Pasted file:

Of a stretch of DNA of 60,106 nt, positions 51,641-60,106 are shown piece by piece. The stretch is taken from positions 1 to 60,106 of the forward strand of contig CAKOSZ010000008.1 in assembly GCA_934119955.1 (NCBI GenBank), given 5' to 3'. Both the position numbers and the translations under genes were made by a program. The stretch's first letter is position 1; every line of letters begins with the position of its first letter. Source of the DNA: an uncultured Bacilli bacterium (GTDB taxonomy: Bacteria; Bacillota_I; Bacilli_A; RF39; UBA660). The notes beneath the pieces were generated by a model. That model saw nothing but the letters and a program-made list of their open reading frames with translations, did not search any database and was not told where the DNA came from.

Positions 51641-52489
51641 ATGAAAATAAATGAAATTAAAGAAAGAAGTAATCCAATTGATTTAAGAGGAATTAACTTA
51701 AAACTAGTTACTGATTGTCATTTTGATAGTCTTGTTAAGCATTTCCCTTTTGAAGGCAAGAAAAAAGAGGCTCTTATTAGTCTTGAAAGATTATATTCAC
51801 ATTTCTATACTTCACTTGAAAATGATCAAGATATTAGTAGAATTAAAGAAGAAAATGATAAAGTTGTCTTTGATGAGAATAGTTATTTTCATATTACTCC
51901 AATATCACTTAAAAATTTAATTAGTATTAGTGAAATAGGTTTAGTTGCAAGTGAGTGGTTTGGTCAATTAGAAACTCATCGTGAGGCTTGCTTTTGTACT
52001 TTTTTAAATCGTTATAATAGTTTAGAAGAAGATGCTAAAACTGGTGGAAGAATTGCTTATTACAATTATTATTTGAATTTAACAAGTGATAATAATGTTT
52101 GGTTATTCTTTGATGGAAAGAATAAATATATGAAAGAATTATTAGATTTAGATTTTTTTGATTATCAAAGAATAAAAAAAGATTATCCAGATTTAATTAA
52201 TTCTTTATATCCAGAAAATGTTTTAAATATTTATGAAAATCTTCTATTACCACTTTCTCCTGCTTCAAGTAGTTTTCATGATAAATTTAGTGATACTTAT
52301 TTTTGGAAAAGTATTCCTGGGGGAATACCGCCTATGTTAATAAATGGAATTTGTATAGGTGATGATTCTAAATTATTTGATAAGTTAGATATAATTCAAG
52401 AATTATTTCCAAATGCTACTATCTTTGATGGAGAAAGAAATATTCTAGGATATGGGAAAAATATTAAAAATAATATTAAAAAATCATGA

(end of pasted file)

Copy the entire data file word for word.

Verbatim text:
Of a stretch of DNA of 60,106 nt, positions 51,641-60,106 are shown piece by piece. The stretch is taken from positions 1 to 60,106 of the forward strand of contig CAKOSZ010000008.1 in assembly GCA_934119955.1 (NCBI GenBank), given 5' to 3'. Both the position numbers and the translations under genes were made by a program. The stretch's first letter is position 1; every line of letters begins with the position of its first letter. Source of the DNA: an uncultured Bacilli bacterium (GTDB taxonomy: Bacteria; Bacillota_I; Bacilli_A; RF39; UBA660). The notes beneath the pieces were generated by a model. That model saw nothing but the letters and a program-made list of their open reading frames with translations, did not search any database and was not told where the DNA came from.

Positions 51641-52489
51641 ATGAAAATAAATGAAATTAAAGAAAGAAGTAATCCAATTGATTTAAGAGGAATTAACTTA
51701 AAACTAGTTACTGATTGTCATTTTGATAGTCTTGTTAAGCATTTCCCTTTTGAAGGCAAGAAAAAAGAGGCTCTTATTAGTCTTGAAAGATTATATTCAC
51801 ATTTCTATACTTCACTTGAAAATGATCAAGATATTAGTAGAATTAAAGAAGAAAATGATAAAGTTGTCTTTGATGAGAATAGTTATTTTCATATTACTCC
51901 AATATCACTTAAAAATTTAATTAGTATTAGTGAAATAGGTTTAGTTGCAAGTGAGTGGTTTGGTCAATTAGAAACTCATCGTGAGGCTTGCTTTTGTACT
52001 TTTTTAAATCGTTATAATAGTTTAGAAGAAGATGCTAAAACTGGTGGAAGAATTGCTTATTACAATTATTATTTGAATTTAACAAGTGATAATAATGTTT
52101 GGTTATTCTTTGATGGAAAGAATAAATATATGAAAGAATTATTAGATTTAGATTTTTTTGATTATCAAAGAATAAAAAAAGATTATCCAGATTTAATTAA
52201 TTCTTTATATCCAGAAAATGTTTTAAATATTTATGAAAATCTTCTATTACCACTTTCTCCTGCTTCAAGTAGTTTTCATGATAAATTTAGTGATACTTAT
52301 TTTTGGAAAAGTATTCCTGGGGGAATACCGCCTATGTTAATAAATGGAATTTGTATAGGTGATGATTCTAAATTATTTGATAAGTTAGATATAATTCAAG
52401 AATTATTTCCAAATGCTACTATCTTTGATGGAGAAAGAAATATTCTAGGATATGGGAAAAATATTAAAAATAATATTAAAAAATCATGA